His hooves pound the earth. His breath echoes, a deep reverberation in lungs far more powerful than that of a human. His eyes are deep recesses into a soul where secrets have been kept for hundreds, thousands of years. He is proud and full of a fire for freedom. He is wild, as many horses once were, but his time and his freedom are running out.
Modern day horses were first brought to North America by the Spanish explorers. Subsequently, the wild horses were horses that escaped or were set free.
These horses were once as common as buffalo on the western plains. Then man came and brought their fences and cattle. Much was lost in this westward expansion. The American Indian and the buffalo faded away, and so too did the wild horse. Horses were far more likely to be found under a cowboy working the range.
Then, even this new way of life became archaic. Horses became secondary in our livelihoods and what few wild horses remained were viewed as a nuisance.
These animals are a direct but fragile link to what is beautiful and untamed in all of us and yet, when they need us most, many of us are not there.
We must help to preserve their freedom and effectually keep the spirit of freedom alive in this country. Is that not what we were founded on?
Years and years of abuse and murder of these magnificent creatures resulted in an outcry from animal activists, but largely, people are unaware of what the wild horse has experienced over the years.
Initially, wild horses were gathered and sent to slaughter. Then, through the efforts of Velma B. Johnston, a concerned citizen and animal rights activist, a bill was passed to protect these horses, first the Wild Horse Annie Act of 1959, which later became the Wild-Free Roaming Horse and Burro Act of 1971 according to Return to Freedom, a horse sanctuary.
In charge of these horses is the Bureau of Land Management. They are receiving criticism for their increasing round ups. There are also accusations from wild horse advocates that the BLM is violating laws about the slaughter of these horses. To put it simply, the BLM is allegedly deeming horses they round up as abandoned domesticated horses and therefore not protected from slaughter according to Lifesavers Wild Horse Rescue, a sanctuary and non profit.
Also alarming is the three strike rule the BLM has. Under that ruling, horses that are offered up for adoption three times and fail to find a home can be destroyed. While in BLM possession, the horses are often kept in poor holding facilities and have suffered brutally at the round ups.
Oklahoma’s branch of the BLM is the one of few, if not the only, holding facility that even remotely mirrors that of the open pasture land these horses are used to.
This means that efforts to protect these horses and find them permanent homes, or better yet, large amounts of sanctuary acreage, are more essential than ever.
Last weekend, I met two young women who had a slew of mustangs they had rescued. At least two of the horses were pulled back from the brink of slaughter by the girls. They were passionate about spreading the word and rallying people to fight for the rights and preservation of these horses.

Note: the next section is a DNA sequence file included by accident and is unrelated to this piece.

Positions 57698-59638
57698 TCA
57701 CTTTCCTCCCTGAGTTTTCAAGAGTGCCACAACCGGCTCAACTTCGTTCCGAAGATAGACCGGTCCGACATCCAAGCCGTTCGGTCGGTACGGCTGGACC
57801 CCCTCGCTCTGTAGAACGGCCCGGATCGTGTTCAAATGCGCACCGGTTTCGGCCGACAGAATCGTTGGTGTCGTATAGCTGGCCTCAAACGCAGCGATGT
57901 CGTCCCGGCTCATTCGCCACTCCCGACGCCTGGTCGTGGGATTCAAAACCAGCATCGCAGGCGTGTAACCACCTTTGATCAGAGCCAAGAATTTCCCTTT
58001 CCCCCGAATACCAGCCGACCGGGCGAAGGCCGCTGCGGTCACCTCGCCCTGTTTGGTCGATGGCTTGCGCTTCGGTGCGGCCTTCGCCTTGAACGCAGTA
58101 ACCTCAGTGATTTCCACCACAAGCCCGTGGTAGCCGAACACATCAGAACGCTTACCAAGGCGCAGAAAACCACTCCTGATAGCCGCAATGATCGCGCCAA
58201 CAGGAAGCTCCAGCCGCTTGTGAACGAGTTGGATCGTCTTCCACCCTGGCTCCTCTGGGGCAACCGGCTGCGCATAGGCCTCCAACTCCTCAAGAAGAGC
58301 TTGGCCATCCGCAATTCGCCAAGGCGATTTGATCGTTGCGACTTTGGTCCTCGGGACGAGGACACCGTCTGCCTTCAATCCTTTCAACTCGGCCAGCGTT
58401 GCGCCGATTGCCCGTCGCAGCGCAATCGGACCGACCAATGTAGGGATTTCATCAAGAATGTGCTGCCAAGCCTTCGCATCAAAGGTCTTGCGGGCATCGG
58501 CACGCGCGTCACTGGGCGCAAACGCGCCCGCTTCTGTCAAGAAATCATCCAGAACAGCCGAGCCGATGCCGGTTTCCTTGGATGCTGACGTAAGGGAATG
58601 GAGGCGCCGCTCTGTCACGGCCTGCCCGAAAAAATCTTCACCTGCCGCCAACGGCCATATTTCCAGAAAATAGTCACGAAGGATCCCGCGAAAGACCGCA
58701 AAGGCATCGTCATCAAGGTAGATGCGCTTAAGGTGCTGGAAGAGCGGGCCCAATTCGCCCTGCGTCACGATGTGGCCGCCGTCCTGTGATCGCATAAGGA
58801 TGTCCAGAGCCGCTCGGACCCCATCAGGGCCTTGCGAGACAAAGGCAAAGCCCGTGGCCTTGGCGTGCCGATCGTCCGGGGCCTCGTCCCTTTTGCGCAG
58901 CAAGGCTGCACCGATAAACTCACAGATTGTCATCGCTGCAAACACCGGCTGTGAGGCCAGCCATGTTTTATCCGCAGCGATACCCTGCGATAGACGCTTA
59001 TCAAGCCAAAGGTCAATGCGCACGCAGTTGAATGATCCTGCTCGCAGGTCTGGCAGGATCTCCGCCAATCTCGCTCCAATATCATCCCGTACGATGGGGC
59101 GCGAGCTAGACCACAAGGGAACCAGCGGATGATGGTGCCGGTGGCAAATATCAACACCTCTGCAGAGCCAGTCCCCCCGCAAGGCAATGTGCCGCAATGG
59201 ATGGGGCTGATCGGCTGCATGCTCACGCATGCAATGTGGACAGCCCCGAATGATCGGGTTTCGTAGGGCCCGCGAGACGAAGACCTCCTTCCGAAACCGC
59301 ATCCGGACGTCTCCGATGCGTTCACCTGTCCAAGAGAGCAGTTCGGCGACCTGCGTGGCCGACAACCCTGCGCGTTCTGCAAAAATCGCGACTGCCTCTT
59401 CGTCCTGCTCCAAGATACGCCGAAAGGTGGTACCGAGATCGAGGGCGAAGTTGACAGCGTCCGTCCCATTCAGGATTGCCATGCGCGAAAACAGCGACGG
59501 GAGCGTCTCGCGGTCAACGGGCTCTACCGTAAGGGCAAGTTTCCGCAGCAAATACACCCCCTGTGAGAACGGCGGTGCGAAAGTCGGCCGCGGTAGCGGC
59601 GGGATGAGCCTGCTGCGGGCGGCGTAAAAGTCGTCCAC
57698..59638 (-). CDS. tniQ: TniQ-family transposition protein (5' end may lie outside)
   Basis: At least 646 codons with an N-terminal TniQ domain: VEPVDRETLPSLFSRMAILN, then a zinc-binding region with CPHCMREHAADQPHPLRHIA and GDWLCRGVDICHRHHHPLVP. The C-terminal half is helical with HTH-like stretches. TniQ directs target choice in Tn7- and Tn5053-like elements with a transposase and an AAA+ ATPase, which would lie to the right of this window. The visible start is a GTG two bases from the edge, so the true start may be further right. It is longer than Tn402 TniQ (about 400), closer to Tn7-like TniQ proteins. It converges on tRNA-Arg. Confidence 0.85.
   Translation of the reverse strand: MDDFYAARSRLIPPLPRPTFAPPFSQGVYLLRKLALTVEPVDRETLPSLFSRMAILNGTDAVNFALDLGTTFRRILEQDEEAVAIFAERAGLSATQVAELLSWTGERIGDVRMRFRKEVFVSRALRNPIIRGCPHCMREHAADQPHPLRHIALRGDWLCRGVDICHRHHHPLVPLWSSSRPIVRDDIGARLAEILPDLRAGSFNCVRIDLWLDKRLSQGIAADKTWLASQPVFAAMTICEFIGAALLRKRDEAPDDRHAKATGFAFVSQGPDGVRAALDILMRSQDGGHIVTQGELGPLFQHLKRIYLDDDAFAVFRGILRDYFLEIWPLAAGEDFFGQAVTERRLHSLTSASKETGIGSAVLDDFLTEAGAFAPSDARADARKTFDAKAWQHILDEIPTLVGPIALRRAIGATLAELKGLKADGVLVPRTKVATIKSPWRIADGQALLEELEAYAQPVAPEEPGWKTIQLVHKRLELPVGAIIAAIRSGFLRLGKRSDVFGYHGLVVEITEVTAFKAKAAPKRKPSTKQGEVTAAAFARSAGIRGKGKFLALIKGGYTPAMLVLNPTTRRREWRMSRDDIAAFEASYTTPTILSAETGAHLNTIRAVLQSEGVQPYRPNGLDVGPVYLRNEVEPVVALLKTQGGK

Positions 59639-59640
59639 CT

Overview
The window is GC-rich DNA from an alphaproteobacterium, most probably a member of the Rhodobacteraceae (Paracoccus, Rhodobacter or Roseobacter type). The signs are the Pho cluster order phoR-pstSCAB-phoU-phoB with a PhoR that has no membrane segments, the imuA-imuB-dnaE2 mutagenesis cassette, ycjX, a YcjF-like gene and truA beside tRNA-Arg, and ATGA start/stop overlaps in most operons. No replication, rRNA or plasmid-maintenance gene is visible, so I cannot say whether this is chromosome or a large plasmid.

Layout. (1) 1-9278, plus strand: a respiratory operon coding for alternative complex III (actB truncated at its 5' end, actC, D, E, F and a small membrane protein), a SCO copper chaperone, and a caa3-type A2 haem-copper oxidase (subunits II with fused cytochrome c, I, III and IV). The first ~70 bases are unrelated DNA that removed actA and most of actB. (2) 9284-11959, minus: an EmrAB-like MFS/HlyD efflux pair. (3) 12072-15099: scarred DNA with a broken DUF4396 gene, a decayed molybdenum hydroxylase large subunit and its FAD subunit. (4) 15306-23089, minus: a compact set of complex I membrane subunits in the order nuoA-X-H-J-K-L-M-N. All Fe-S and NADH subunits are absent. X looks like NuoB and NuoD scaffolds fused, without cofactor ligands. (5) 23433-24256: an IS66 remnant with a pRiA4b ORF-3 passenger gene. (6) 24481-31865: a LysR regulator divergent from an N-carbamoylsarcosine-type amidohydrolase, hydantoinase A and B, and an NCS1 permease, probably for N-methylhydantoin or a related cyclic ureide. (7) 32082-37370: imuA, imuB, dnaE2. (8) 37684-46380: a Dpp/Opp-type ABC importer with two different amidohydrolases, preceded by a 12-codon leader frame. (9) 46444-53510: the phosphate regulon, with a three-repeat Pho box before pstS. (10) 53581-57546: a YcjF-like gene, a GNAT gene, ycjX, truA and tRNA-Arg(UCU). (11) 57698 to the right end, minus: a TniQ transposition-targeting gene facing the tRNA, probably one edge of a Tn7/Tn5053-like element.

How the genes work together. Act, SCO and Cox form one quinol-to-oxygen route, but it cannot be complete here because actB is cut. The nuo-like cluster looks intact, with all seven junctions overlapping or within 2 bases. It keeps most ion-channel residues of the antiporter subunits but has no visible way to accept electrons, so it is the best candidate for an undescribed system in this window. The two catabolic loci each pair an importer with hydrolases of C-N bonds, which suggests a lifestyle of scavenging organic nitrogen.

The horses themselves showed extraordinary promise in their training. Already, the newly adopted ones were standing calmly and had been hauled in a trailer to an arena where I met them. Only one brand new colt was unruly. Then, he was no more so than some young horses I’ve seen that have been domesticated their whole lives.
These girls were proof that people are standing up for these animals just like the Lifesavers Horse Rescue that saved 169 horses from being killed in Nevada in July, 2010 and 101 more in September. There needs to be more people like this because the fate of the horses sent to slaughter gets worse than just death.
According to the rescue website, these horses are sent in crowded dangerous trailers and are often injured in transit. Once they arrive at slaughterhouses in Canada and Mexico, they are stunned by a stun gun to the head, often with the shooter missing the correct spot on several attempts. Then their throats are cut and they die a slow death. These beautiful animals become meat, considered a delicacy for many other countries.
I look at my horses. I have two right now. A beautiful but rather unruly, black gelding and my old friend, a 26 year-old bay mare I have had since I was 11.
My horses were never wild but I still see the spirits of their ancestors in their dark eyes. They have given me so much in my life. They have taught me to be strong and brave and to thrive. I feel I owe them so much of myself and my efforts to protect their fellow species. Many of us may feel at a loss as to what to do to help but there are many ways to get involved.
If you can, find a reputable sanctuary and donate time or money helping them in their efforts. Hold fundraisers, car washes and other events. Consider your audience and spread the word at horse events where you live. Get creative.
Awareness is also a huge need. Do your research. Tell friends and family what you find. Urge those you tell to speak out too. If you can adopt a mustang from the BLM, do it. The horses will make wonderful additions to your home and deserve a happy ending to their story.
He tosses his mane in defiance and shakes his finely sculpted head as if to say that he is molded from greatness and the natural born heir to the wide open lands stretching before him. He seems to be a gift from some higher power that sought to create the perfect blend of beauty and strength. This power created the horse. He is forever free in his heart.Powered by Sidelines